Monthly Archives: October 2016

Wednesday Weed – Tormentil

Every Wednesday, I hope to find a new ‘weed’ to investigate. My only criterion will be that I will not have deliberately planted the subject of our inquiry. Who knows what we will find…..

Tormentil (Potentilla erecta)

Tormentil (Potentilla erecta)

Dear Readers, I am always a little puzzled by the plants that grow in the cemetery. On some graves, such as this one, there will be a healthy amount of a particular species, but then it won’t be found anywhere else. Sometimes, it’s obvious that this is because something has been planted deliberately, but on other occasions it’s a native plant such as tormentil, a member of the rose family. Although not uncommon, tormentil is normally found on acid soils, so I am assuming that there’s something about the substrate on this burial place which makes it more suitable for the plant. As the year draws to a close, however, I am delighted to find anything in flower that I haven’t already written about, so I am happy to have a small mystery.

img_8062Tormentil is an unusual member of the rose family because it has only four petals (most of the others have five). It is closely related to the cinquefoils, and like them has leaves that have five leaflets (hence the ‘cinq’ part of the name), although in young leaves two of them appear vestigial. It is a low-growing, creeping plant, but very pretty when looked at closely.

img_8056Tormentil is a very common and widespread plant, with a range that encompasses Europe, Scandinavia and western Asia,  but like so many of the ‘Wednesday Weeds’ I hadn’t really noticed it before, and would probably have passed by it today if it hadn’t been for its late flowering.

Our ancestors used the root of tormentil as a red dye for leather (another name for the plant is ‘bloodroot’), and it is still used to create an artists’ colour called ‘tormentil red’. The dye was used extensively in Scandinavia and in Scotland, and there is a very interesting account of an experiment with tormentil by Jenny Dean here.

By Wolfgang Frisch - Own work, CC BY-SA 3.0, https://commons.wikimedia.org/w/index.php?curid=20729349

Tormentil root (Photo One – see credit below)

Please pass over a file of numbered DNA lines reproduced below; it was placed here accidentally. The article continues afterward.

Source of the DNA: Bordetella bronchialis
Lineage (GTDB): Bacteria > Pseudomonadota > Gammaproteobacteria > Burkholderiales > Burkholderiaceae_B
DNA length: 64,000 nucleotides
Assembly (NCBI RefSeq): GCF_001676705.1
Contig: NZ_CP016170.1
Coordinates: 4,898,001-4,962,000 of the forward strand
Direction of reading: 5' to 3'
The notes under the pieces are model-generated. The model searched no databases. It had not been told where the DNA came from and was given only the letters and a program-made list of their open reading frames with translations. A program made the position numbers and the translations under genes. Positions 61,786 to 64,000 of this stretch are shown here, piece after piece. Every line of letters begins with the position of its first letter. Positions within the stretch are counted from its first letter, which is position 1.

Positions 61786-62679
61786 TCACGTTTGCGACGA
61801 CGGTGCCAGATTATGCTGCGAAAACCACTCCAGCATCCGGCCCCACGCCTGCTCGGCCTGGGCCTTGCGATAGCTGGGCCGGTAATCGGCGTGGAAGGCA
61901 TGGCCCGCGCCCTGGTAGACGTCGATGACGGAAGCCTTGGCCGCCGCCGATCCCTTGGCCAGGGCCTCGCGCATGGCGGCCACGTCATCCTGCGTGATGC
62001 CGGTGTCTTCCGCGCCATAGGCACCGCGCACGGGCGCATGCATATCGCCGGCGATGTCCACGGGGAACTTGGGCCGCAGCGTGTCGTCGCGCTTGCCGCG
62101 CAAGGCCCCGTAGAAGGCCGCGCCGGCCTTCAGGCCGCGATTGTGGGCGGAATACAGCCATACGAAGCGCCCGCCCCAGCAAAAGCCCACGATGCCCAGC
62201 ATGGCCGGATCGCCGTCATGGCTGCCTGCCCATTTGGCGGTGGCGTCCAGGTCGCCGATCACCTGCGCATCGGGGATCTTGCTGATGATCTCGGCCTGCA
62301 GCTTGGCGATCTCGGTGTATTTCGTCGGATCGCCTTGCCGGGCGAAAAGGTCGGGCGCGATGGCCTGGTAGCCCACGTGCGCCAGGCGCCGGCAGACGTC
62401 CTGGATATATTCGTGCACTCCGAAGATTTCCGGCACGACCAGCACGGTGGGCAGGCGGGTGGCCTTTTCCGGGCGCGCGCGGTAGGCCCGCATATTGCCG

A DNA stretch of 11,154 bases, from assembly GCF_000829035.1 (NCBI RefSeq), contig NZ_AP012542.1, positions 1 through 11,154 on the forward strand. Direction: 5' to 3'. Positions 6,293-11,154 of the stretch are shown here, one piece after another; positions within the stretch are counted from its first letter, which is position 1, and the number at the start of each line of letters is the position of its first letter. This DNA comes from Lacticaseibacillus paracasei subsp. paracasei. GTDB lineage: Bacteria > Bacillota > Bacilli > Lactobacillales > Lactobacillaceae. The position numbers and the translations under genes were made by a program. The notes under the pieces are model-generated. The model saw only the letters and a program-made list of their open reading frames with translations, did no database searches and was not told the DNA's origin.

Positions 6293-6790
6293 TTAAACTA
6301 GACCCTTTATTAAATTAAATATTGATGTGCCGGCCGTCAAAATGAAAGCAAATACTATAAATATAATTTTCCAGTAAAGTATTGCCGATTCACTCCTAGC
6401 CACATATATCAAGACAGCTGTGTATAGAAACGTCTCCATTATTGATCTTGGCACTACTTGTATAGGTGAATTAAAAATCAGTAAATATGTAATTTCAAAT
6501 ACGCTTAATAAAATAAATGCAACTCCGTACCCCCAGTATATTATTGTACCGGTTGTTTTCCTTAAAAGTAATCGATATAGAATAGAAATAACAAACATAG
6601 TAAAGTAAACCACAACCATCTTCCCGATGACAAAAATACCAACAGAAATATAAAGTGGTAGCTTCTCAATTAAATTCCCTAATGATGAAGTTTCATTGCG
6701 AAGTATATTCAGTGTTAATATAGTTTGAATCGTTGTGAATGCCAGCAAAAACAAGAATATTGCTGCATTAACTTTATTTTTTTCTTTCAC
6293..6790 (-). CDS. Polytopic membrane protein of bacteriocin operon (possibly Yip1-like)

Tormentil root contains a lot of tannin (which traditionally was thought to help bind proteins together) and it is also thought to have antiseptic properties, hence tormentil’s honourable role in the treatment of diarrhoea, gingivitis, conjunctivitis and various other ‘itises’. Gargling with a decoction of tormentil root is said to be beneficial for sore throats and mouth ulcers. In Ireland, it has been used to treat scour in cattle, and foot rot in sheep (many thanks to the Herb2000 website for this information). The name ‘tormentil’ is thought to relate to the torments of the diarrhoea and toothache that the plant is said to cure. However, on the Plant Lives website, Sue Eland suggests that the name might come from the Latin word for flatulence, ‘tormina’. I shall leave it up to you to decide which version fits in with your personal philosophy of plant naming. Having done Latin as an O-Level many, many years ago, I rather go with the theory that if the people naming plants could slip in a vulgar joke, they would, but maybe that says more about me than them.

img_8055Although the tannin content of tormentil makes it an unlikely food plant it has, you’ll be delighted to hear, been turned into an alcoholic beverage called Blutwurz in Bavaria. The liqueur is a mere 50% by volume, and is made by macerating the root in alcohol. The resulting liquid is filtered but not distilled to preserve the plant’s medicinal qualities. I would be most intrigued to discover what it tastes like: I suspect that it will be one of those drinks that is ‘good for you’ rather than pleasant to drink. But then, once upon a time I thought that about whisky, and look where that ended up.

By Stefan Penninger (Alte Hausbrennerei Penninger) [CC BY-SA 4.0 (http://creativecommons.org/licenses/by-sa/4.0)], via Wikimedia Commons

Blutwurz (Photo Two – see credit below)